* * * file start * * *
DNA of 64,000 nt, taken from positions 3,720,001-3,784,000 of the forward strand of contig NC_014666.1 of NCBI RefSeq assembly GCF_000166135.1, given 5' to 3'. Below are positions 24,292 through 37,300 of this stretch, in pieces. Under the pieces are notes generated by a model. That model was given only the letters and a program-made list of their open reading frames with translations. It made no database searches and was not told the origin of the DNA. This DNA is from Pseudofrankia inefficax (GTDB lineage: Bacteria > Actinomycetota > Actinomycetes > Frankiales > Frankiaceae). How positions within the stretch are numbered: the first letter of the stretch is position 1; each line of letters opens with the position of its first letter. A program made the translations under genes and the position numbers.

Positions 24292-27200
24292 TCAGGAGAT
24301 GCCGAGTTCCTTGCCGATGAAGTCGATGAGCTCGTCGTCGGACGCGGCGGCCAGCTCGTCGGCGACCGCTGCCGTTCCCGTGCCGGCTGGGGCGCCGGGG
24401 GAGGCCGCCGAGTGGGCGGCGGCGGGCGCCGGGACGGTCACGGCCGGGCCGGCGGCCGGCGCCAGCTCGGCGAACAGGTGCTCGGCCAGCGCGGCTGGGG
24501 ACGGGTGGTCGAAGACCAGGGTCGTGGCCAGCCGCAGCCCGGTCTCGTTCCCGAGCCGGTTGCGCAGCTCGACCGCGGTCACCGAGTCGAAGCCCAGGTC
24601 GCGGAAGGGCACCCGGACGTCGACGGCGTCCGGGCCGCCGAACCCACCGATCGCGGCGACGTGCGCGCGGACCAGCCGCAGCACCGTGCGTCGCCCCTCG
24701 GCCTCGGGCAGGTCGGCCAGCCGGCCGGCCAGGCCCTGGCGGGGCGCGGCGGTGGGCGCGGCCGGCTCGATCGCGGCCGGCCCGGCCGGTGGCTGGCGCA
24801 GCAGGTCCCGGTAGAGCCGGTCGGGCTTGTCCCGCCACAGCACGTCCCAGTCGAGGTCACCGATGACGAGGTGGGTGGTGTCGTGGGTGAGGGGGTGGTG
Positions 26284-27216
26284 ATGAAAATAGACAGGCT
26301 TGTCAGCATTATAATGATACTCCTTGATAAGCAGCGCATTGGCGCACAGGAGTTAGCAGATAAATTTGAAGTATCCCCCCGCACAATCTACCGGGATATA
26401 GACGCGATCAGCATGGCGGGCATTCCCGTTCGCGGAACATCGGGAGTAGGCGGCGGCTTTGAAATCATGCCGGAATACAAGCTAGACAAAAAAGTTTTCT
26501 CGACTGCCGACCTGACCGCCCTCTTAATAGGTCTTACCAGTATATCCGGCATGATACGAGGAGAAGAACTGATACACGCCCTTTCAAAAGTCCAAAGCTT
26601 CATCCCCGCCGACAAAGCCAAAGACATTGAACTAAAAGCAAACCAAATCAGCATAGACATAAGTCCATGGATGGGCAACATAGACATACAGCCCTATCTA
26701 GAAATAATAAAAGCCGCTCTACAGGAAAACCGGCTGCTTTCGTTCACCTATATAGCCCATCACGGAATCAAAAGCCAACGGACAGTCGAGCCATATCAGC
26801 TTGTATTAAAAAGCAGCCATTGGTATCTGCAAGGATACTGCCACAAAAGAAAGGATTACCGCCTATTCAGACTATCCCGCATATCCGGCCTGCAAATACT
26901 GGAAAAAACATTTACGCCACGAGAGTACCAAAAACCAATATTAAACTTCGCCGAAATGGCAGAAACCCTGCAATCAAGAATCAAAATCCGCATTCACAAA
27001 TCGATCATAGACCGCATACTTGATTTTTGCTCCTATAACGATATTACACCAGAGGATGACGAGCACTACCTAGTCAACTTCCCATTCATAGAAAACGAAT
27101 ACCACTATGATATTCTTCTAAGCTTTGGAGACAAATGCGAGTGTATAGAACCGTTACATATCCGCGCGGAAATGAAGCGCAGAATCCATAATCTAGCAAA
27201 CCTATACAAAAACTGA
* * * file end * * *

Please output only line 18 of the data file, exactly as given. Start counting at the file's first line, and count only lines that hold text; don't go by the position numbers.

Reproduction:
26901 GGAAAAAACATTTACGCCACGAGAGTACCAAAAACCAATATTAAACTTCGCCGAAATGGCAGAAACCCTGCAATCAAGAATCAAAATCCGCATTCACAAA